There are a variety of reasons that I find features in branches effective, and why I tend to do pull requests for my own work, even if I'm the one reviewing them. I like to see what a patch in its entirety is doing to a codebase. It's possible to do this without using a branch and a PR, but using a PR makes it trivial to do this review. Before merging something in, I like having the "okay, now actually review all the things you actually did" step. I also tend to work on multiple things concurrently; I might be working on Feature A, which is not trivial, and have an idea for Feature B. I'll switch to different branch, and outline what I'm planning, then switch back. It's an organizational tool for me.

      2 votes
    6. DataWraith
      Link Parent
      I find that using feature branches adds friction to the development process, so I avoid them for small projects and spikes. There are various ways to reduce that friction through automation (e.g....

      I find that using feature branches adds friction to the development process, so I avoid them for small projects and spikes. There are various ways to reduce that friction through automation (e.g. git-town), but even then it's not worth it for personal projects, so those just get developed on the main branch.

      I do use feature branches for professional work (even when solo), because often several different features will be in flight at any one time, and having them separate makes things much simpler when it comes to selectively deploying to staging or production environments.

      I guess I could use feature-toggles instead of different branches (which is what Trunk-based development advocates), but that comes with its own headaches and is mostly meant for many-person projects.

      1 vote
    7. viridian
      Link Parent
      For super small projects I work directly off of master, for larger ones I just go master > develop > sandbox and merge up as needed, and split off big features from develop when needed.

      For super small projects I work directly off of master, for larger ones I just go master > develop > sandbox and merge up as needed, and split off big features from develop when needed.

      1 vote
    8. Bwerf
      Link Parent
      Depends, mostly only when I'm trying to develop two different features in parallel, which happens if one of them is large, or sometimes when I'm switching computers and don't want to commit and...

      Depends, mostly only when I'm trying to develop two different features in parallel, which happens if one of them is large, or sometimes when I'm switching computers and don't want to commit and push for some reason.

      1 vote
  2. [2]
    Bwerf
    Link
    Just started learning rust and I'm wondering what the recommended way of indexing the same data in several different ways is. I want the data both in a linear fashion on disc (using Vec atm) and...

    Just started learning rust and I'm wondering what the recommended way of indexing the same data in several different ways is. I want the data both in a linear fashion on disc (using Vec atm) and in a recursive fashion for easy traversing. How do you handle referring to the same item in two different places? I tried putting the data in the tree hierarchy as references, while the actual objects are stored in the linear storage for faster iterations, but I need to do lots and lots of lifetime hints everywhere, am I going about it in the correct way? I want everything to have the same end of life, i.e. it should stick around until the program shuts down.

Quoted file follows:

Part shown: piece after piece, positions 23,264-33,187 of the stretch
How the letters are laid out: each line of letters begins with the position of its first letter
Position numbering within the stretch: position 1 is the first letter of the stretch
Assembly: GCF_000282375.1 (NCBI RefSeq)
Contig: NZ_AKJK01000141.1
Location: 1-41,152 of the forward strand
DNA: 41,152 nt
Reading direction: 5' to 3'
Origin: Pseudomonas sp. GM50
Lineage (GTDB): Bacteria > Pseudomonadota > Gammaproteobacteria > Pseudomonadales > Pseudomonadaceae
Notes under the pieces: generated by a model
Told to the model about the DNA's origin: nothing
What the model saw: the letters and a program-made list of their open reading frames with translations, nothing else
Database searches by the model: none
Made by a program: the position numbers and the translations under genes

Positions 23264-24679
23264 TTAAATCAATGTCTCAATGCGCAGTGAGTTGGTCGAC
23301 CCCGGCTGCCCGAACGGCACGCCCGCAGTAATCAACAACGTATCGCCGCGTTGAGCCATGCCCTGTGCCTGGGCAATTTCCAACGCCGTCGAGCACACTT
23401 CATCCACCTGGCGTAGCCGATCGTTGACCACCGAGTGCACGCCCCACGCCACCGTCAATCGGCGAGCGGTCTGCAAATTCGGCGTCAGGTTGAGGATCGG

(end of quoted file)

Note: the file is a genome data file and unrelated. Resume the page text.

1 vote
    1. whbboyd
      Link Parent
      (Very late response, sorry!) A commonly-used approach to this sort of problem is, rather than storing references, to place your actual items in a Vec and then store int indexes into that Vec in...

      (Very late response, sorry!)

      A commonly-used approach to this sort of problem is, rather than storing references, to place your actual items in a Vec and then store int indexes into that Vec in your other structures. This is definitely not a perfect solution (you give up all ability for the compiler to check the validity of your indexes, because they're just ints, for instance), but completely sidesteps lifetime issues.

  3. [3]
    Bwerf
    Link
    As a comment to OP, sql dialects vary a lot, what database are you using? (Assuming it was a genuine question and not just an example =) )

    As a comment to OP, sql dialects vary a lot, what database are you using? (Assuming it was a genuine question and not just an example =) )

    1. [2]
      Bauke
      Link Parent
      This is a scheduled topic that is automatically posted by Tildes itself, it's just an example. :P

      This is a scheduled topic that is automatically posted by Tildes itself, it's just an example. :P

      2 votes
      1. Bwerf
        Link Parent
        Haha, perfect. I thought it sounded like something that'd be very easy to look up yourself =)

        Haha, perfect. I thought it sounded like something that'd be very easy to look up yourself =)

        1 vote